(B) indicated the types of clay present in the rocks that form the San Andreas Fault

(C) established the superiority of a particular technique for evaluating data concerning friction in the San Andreas Fault

(D) suggested that geologists had inaccurately assumed that giant rock plates that meet at the San Andreas Fault generate heat through friction

(E) confirmed geologists' assumptions about the amount of friction generated by common varieties of rocks, such as limestone and granite

Took me about 7 minutes for all 3 questions and passage. Need to figure out a trick to run through the questions faster..

I thought the first question was quite interesting so I wanted to share my thought process.

For Q1. we know from the passage that Henyey discovered that the rocks in between fault lines aren't as hot as previously thought to be. In the second passage we learn that there could be a bunch of different reasons for this, but we aren't sure. This means:

A) Correct, for the reasons exactly mentioned above
B) Doesn't suggest that Henyey's explanation should be modified, it only suggests that we don't have an exact answer into what's going on. If we wanted to modify the explanation what would we modify it to? The passage gives us no information.
C) Same as B
D) Henyey's research actually proves the opposite of what geologists have thought.
E) The passage says nothing of this sort.
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Re: Prior to 1965 geologists assumed that the two giant rock plates meetin  [#permalink]

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03 Jan 2019, 20:14
1
HI workout, u1983

Question 3 and 4 are repeated.

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Re: Prior to 1965 geologists assumed that the two giant rock plates meetin  [#permalink]

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13 Jun 2019, 23:49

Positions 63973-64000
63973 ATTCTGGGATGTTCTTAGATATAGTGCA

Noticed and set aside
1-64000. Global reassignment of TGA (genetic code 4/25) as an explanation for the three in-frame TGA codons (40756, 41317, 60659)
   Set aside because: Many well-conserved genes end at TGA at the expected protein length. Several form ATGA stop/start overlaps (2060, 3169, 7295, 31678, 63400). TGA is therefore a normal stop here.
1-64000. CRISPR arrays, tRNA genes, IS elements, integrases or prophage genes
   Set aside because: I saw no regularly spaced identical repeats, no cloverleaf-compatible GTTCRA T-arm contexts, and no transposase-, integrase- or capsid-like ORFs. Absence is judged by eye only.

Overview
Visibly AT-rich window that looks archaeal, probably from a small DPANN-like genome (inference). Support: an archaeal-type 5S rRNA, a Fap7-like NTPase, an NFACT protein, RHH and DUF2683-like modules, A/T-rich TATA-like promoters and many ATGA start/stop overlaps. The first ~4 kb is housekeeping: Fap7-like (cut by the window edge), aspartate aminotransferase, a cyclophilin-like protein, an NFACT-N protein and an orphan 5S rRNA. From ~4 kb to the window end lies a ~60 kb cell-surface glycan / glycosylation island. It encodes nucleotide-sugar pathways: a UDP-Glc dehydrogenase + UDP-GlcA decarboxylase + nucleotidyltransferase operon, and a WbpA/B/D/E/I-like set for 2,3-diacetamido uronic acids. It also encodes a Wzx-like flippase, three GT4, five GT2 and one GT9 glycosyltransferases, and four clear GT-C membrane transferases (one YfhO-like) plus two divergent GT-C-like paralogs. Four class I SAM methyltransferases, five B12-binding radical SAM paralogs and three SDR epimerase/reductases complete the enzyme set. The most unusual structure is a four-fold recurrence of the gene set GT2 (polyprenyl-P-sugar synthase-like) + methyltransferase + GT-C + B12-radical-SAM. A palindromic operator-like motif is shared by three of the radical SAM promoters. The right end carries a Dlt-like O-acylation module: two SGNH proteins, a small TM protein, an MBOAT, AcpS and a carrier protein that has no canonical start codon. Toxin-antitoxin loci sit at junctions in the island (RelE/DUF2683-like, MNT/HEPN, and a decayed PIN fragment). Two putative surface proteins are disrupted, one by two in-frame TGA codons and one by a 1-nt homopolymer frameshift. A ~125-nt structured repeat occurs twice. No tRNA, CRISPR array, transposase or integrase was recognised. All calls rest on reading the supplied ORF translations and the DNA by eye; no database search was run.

Geologists' pre-1965 assumptions concerning heat generated in the fault were based on calculations about common varieties of rocks, such as limestone and granite <...>. [ this lead them to -> ] Prior to 1965 geologists assumed that the two giant rock plates meeting at the San Andreas Fault generate heat through friction as they grind past each other, but in 1965 Henyey found that temperatures in drill holes near the fault were not as elevated as had been expected.

Q3 or 4:
(D) suggested that geologists had inaccurately assumed that giant rock plates that meet at the San Andreas Fault generate heat through friction "suggested" plays a great trick here, making this choice correct, or at least I suppose that's the reason to pick D
(A) revealed an error in previous measurements of temperature in the San Andreas Fault zone but what about A? It seems reasonable based on the portions I've given above although it would also seem to be a stretch since the calculations might as well have been correct, but the basis (the types of rocks) was apparently incorrect

Thanks

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Re: Prior to 1965 geologists assumed that the two giant rock plates meetin  [#permalink]

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17 Jun 2019, 09:05
jawele wrote:
Geologists' pre-1965 assumptions concerning heat generated in the fault were based on calculations about common varieties of rocks, such as limestone and granite <...>. [ this lead them to -> ] Prior to 1965 geologists assumed that the two giant rock plates meeting at the San Andreas Fault generate heat through friction as they grind past each other, but in 1965 Henyey found that temperatures in drill holes near the fault were not as elevated as had been expected.

Q3 or 4:
(D) suggested that geologists had inaccurately assumed that giant rock plates that meet at the San Andreas Fault generate heat through friction "suggested" plays a great trick here, making this choice correct, or at least I suppose that's the reason to pick D
(A) revealed an error in previous measurements of temperature in the San Andreas Fault zone but what about A? It seems reasonable based on the portions I've given above although it would also seem to be a stretch since the calculations might as well have been correct, but the basis (the types of rocks) was apparently incorrect

Thanks

The passage says that "Prior to 1965 geologists assumed that the two giant rock plates meeting at the San Andreas Fault generate heat through friction..." The passage doesn't say anything about ACTUAL temperature measurements before 1965. For all we know, there were no such measurements. In that case, we cannot say that Henyey's finding revealed an error (measurements that never existed can't have an error!).

Question #3, as posted, doesn't seem quite right ("The passage mostly agree..."). If anyone encounters this question in the software, please confirm that all questions are posted accurately and/or post screenshots. Thanks!
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Re: Prior to 1965 geologists assumed that the two giant rock plates meetin   [#permalink] 17 Jun 2019, 09:05